Tag Archives: Conservation

Science: Biofuels For Planes, Biodiversity In Ecosystems, Conservation

On this week’s show: Whether biofuels for planes will become a reality, mitigating climate change by working with nature, and the second installment of our book series on the science of food and agriculture.

First this week, Science Staff Writer Robert F. Service talks with producer Meagan Cantwell about sustainable aviation fuel, a story included in Science’s special issue on climate change. Researchers have been able to develop this green gas from materials such as municipal garbage and corn stalks. Will it power air travel in the future?

Also in the special issue this week, Nathalie Seddon, a professor of biodiversity at the University of Oxford, chats with host Sarah Crespi about the value of working with nature to support the biodiversity and resilience of our ecosystems. Seddon emphasizes that nature-based solutions alone cannot stop climate change—technological approaches and behavioral changes will also need to be implemented.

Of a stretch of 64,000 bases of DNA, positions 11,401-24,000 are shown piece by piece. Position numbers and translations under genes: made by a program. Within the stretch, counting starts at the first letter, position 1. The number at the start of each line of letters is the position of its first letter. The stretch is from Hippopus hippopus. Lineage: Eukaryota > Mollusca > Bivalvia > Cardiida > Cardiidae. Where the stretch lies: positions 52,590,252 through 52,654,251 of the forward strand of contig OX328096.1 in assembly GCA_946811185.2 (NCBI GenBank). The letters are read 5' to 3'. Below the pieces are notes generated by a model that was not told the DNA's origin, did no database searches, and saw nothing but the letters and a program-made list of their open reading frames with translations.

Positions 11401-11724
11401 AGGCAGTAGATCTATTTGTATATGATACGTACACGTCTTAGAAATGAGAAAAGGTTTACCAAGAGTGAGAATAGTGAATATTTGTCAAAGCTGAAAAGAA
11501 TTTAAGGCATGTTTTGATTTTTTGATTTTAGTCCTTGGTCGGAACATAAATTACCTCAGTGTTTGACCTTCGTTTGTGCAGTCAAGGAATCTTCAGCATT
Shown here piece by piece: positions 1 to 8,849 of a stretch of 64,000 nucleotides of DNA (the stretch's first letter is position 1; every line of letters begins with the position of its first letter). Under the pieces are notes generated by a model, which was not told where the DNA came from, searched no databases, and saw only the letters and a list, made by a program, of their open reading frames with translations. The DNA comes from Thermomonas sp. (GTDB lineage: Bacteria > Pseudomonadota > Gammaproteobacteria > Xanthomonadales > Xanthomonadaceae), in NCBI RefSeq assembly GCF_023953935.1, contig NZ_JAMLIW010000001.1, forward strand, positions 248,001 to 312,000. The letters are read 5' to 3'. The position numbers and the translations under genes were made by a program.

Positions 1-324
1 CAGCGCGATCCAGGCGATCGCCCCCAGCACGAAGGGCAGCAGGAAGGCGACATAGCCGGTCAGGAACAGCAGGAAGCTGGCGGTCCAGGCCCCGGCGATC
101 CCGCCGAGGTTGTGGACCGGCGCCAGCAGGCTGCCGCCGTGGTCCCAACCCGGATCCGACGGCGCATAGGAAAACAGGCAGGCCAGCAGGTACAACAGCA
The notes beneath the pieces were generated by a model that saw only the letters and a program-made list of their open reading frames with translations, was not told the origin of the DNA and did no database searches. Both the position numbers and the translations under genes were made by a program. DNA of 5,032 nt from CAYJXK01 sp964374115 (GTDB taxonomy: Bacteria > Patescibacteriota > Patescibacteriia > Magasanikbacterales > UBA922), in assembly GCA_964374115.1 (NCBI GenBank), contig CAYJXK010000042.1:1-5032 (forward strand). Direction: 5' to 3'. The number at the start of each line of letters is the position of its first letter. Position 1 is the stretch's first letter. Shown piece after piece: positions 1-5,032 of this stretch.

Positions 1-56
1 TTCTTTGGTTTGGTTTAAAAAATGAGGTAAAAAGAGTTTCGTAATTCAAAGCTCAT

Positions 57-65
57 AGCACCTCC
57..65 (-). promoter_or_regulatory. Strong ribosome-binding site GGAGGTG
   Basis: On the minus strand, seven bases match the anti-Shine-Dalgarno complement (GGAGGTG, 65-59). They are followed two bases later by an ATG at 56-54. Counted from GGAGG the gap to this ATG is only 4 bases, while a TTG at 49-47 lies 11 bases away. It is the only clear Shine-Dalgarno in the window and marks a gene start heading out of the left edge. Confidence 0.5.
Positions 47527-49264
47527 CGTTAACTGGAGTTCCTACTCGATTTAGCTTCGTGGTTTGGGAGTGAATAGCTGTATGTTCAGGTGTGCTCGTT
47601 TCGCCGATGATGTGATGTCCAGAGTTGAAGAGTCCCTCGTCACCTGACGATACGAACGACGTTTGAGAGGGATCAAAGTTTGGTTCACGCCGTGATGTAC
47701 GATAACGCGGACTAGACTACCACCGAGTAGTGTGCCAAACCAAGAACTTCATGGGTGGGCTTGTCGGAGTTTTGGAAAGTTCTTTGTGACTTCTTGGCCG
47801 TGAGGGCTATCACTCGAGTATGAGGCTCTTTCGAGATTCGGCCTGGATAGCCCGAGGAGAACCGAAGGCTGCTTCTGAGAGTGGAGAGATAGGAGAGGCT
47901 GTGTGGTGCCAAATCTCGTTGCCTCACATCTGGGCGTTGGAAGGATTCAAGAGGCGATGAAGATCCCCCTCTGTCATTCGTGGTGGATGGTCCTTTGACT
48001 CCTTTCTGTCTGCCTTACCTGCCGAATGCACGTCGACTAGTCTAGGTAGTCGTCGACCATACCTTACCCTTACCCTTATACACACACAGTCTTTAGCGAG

Finally, we have the second installment of our series of author interviews on the science of food and agriculture. Host and science journalist Angela Saini talks to Jessica Hernandez, an Indigenous environmental scientist and author of Fresh Banana Leaves: Healing Indigenous Landscapes Through Indigenous Science. Hernandez’s book explores the failures of Western conservationism—and what we can learn about land management from Indigenous people.

This week’s episode was produced with help from Podigy.

[Image: USDA NCRS Texas; Music: Jeffrey Cook]

[alt: cows in a forest]

Authors: Meagan Cantwell; Robert Service, Sarah Crespi, Angela Saini

Preservation: Cairngorms National Park, Scotland